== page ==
From A Topographical Dictionary of Ireland, 1837
LEIXLIP, a market and post-town, and a parish, in the barony of NORTH SALT, county of KILDARE, and province of LEINSTER, 12 miles (N. N. E.) from Naas, and 8 (W.) from Dublin: containing 1624 inhabitants, of which number, 1159 are in the town. This place was included in the grant originally made to Adam Fitz Hereford, one of the earliest of the English adventurers, who is said to have built the castle, which is situated on an eminence overlooking the river Liffey, and according to tradition was the occasional residence of John, Earl of Morton, while governor of Ireland in the reign of his father, Henry II. It was afterwards granted to the abbey of St. Thomas' court, Dublin; and by an inquisition in 1604 it appears that Thomas Cottrel, the last abbot of that house, was seized of the manor of Leixlip and the right of a flagon of ale out of every brewing in the town.
The castle and manor were subsequently purchased by the Rt. Hon. Thomas Conolly, Speaker of the Irish House of Commons, and are now the property of Colonel Conolly, of Castletown. This venerable mansion was the favourite retreat of several of the viceroys, of whom Lord Townsend usually spent the summer here; it is at present the residence of the Hon. George Cavendish, by whom it has been modernised and greatly improved. The other seats are Rye Vale, the residence of Dan. P. Ryan, Esq.; Leixlip House, of John D. Nesbitt, Esq.; and Music Hall, of Captain Hackett, R. N. The town is situated near the confluence of the Rye Water with the river Liffey, over which is an ancient stone bridge of three arches, and on the mail coach road from Dublin to Galway.
It consists only of one street; the houses are irregularly built, and with the exception of a few of handsome appearance, have generally an aspect of negligence and decay; the inhabitants are amply supplied with water from springs. The woollen manufacture is still carried on, though at present on a very limited scale, employing only six persons.
On the banks of the Liffey are rolling-mills for the manufacture of bar and sheet iron; and near them is a flour-mill; a mill race 40 feet wide has been constructed in the castle demesne, for the purpose of turning another mill, or for applying water power to some manufactory. On the Rye Water is the Rye Vale distillery, which produces more than 20,000 gallons of whiskey annually. The Royal canal approaches within half a mile of the town, and is carried over the river Liffey by an aqueduct nearly 100 feet high, affording facility of water carriage to Dublin. The market is on Saturday, and fairs are held annually on May 4th and Oct. 9th. There is a constabulary police station in the town.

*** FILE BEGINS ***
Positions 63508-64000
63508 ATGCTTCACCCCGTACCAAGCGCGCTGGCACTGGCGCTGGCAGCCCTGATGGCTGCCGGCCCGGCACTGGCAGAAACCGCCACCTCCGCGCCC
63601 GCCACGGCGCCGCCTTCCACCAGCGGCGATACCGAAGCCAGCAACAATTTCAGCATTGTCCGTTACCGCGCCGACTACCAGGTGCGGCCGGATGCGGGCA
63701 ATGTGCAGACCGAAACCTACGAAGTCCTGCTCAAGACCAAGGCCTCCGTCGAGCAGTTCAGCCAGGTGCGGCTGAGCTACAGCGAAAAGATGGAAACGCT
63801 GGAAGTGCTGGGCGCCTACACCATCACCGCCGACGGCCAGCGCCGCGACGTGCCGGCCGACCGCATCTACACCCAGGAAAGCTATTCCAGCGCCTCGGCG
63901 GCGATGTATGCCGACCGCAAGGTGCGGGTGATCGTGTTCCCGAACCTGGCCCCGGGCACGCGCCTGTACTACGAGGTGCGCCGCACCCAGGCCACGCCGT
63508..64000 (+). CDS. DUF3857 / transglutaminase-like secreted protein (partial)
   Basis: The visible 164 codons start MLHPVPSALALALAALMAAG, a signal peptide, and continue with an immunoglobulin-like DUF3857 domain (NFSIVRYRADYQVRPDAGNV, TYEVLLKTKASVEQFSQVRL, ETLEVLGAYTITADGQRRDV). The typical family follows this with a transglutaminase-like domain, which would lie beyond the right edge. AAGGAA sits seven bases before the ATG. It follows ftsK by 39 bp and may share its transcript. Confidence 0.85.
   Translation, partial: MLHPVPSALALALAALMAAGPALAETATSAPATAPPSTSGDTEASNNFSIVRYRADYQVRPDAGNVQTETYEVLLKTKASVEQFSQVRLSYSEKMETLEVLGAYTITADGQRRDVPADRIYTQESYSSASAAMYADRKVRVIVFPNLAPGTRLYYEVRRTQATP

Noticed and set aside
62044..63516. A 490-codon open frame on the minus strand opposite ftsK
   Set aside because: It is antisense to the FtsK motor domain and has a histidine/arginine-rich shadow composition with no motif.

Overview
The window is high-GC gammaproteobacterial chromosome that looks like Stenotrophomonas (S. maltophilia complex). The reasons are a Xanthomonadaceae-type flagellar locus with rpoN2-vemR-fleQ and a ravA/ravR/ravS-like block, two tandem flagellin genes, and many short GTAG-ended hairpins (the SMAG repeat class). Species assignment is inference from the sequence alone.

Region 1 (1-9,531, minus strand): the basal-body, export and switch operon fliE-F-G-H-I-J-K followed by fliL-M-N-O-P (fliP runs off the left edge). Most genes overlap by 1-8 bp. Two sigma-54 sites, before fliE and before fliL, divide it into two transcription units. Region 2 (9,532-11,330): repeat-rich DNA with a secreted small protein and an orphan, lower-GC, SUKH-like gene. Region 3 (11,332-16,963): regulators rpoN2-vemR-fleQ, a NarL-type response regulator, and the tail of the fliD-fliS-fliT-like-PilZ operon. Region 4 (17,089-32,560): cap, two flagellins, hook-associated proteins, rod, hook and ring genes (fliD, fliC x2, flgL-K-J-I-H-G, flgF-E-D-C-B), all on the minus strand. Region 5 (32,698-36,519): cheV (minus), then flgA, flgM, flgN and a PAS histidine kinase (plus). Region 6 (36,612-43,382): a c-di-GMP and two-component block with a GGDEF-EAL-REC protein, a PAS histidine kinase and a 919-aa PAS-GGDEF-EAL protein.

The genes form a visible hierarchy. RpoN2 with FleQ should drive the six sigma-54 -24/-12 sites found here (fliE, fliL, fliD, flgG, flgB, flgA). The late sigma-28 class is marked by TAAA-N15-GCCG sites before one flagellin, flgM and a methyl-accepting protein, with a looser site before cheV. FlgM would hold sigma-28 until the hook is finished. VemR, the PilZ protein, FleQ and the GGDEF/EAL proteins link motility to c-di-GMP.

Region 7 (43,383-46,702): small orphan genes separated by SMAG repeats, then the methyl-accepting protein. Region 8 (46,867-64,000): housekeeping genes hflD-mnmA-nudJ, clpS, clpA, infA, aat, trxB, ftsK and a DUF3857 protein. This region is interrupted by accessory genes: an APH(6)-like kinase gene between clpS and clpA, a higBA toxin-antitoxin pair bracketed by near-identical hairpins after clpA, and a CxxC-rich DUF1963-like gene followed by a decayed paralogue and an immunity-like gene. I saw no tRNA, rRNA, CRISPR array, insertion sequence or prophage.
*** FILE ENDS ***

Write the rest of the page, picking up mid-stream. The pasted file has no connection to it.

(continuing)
The parish comprises 7974 statute acres, as applotted under the tithe act; a considerable portion of the land is in pasture for fattening stock for the Dublin, Liverpool, and Bristol markets, and the remainder is under tillage. The soil is good, and the system of agriculture slowly but progressively improving; there is neither waste land nor bog, and, from the consequent scarcity of fuel, the peasantry are dependent on such precarious supplies as they can find in the roads and hedges. Limestone is very abundant, and is quarried to a considerable extent, for building, and also for burning into lime for manure. The country around, though deficient in those striking features of romantic grandeur which distinguish the neighbouring county of Wicklow, concentrates much that is pleasing and picturesque in landscape. The surface is finely undulating and richly diversified with wood and water, and the view embraces the town with its ancient bridge, numerous elegant seats with highly cultivated demesnes, ancient and picturesque ruins, distant mountains, and a variety of other interesting features of rural scenery.
The living is a rectory and vicarage, in the diocese of Dublin, united by act of council, prior to 1662, to the vicarages of Esker and Lucan, the curacies of Confoy and Stacumnie, and the denominations of Aldergh, Westmorestown and St. Catherine's, and in the patronage of the Archbishop. The tithes for the whole union amount to £600; the glebe-house was built by a loan of £562 from the late Board of First Fruits, in 1822; the glebe comprises 28 acres of profitable land. The church, an ancient structure with a massive square tower, has been recently repaired by a grant of £291 from the Ecclesiastical Commissioners.
In the R. C. divisions the parish forms part of the union or district of Maynooth and Leixlip; the chapel is a small edifice, situated on the banks of the Rye Water, and is about to be replaced by a handsome structure of larger dimensions. About 70 children are taught in an infants' school, and there are three private schools, in which are about 170 children. In the parish is a chalybeate spring of great strength and purity, which was in high repute towards the close of the last century; in winter the water is somewhat tepid; it is situated about half a mile from the town, by the side of the canal; the Rt. Hon. Thomas Conolly intended to build a pump-room and an hotel, but dying before they were commenced, the design was abandoned for the more fashionable spa of Lucan, which is nearer to Dublin.
In Popular Rhymes and Sayings of Ireland (first published in 1924) John J. Marshall examines the origin of a variety of rhymes and sayings that were at one time in vogue around different parts of the country, including those which he recalled from his own childhood in County Tyrone. Numerous riddles, games and charms are recounted, as well as the traditions of the ‘Wren Boys’ and Christmas Rhymers. Other chapters describe the war cries of prominent Irish septs and the names by which Ireland has been personified in literature over the centuries.
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